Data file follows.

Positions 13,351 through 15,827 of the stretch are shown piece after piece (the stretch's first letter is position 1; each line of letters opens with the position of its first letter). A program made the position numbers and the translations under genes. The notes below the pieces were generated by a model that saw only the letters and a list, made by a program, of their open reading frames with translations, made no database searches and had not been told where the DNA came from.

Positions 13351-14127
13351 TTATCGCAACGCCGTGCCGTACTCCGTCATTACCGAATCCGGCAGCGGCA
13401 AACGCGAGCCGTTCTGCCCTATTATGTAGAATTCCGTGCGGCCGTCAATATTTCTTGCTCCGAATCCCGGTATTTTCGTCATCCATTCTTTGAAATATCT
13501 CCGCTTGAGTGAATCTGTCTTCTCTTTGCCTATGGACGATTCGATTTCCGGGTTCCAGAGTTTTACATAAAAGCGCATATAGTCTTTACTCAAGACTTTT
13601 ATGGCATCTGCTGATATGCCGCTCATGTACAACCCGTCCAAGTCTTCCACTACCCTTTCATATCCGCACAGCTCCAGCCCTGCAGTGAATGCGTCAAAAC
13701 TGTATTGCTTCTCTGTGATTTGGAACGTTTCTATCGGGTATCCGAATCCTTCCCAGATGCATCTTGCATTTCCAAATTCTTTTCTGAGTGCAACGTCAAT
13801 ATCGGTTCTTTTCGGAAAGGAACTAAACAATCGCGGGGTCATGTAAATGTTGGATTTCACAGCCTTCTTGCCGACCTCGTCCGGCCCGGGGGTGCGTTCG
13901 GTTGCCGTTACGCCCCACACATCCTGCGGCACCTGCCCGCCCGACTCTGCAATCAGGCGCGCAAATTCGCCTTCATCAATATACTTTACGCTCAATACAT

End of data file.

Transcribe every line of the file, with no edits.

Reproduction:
Positions 13,351 through 15,827 of the stretch are shown piece after piece (the stretch's first letter is position 1; each line of letters opens with the position of its first letter). A program made the position numbers and the translations under genes. The notes below the pieces were generated by a model that saw only the letters and a list, made by a program, of their open reading frames with translations, made no database searches and had not been told where the DNA came from.

Positions 13351-14127
13351 TTATCGCAACGCCGTGCCGTACTCCGTCATTACCGAATCCGGCAGCGGCA
13401 AACGCGAGCCGTTCTGCCCTATTATGTAGAATTCCGTGCGGCCGTCAATATTTCTTGCTCCGAATCCCGGTATTTTCGTCATCCATTCTTTGAAATATCT
13501 CCGCTTGAGTGAATCTGTCTTCTCTTTGCCTATGGACGATTCGATTTCCGGGTTCCAGAGTTTTACATAAAAGCGCATATAGTCTTTACTCAAGACTTTT
13601 ATGGCATCTGCTGATATGCCGCTCATGTACAACCCGTCCAAGTCTTCCACTACCCTTTCATATCCGCACAGCTCCAGCCCTGCAGTGAATGCGTCAAAAC
13701 TGTATTGCTTCTCTGTGATTTGGAACGTTTCTATCGGGTATCCGAATCCTTCCCAGATGCATCTTGCATTTCCAAATTCTTTTCTGAGTGCAACGTCAAT
13801 ATCGGTTCTTTTCGGAAAGGAACTAAACAATCGCGGGGTCATGTAAATGTTGGATTTCACAGCCTTCTTGCCGACCTCGTCCGGCCCGGGGGTGCGTTCG
13901 GTTGCCGTTACGCCCCACACATCCTGCGGCACCTGCCCGCCCGACTCTGCAATCAGGCGCGCAAATTCGCCTTCATCAATATACTTTACGCTCAATACAT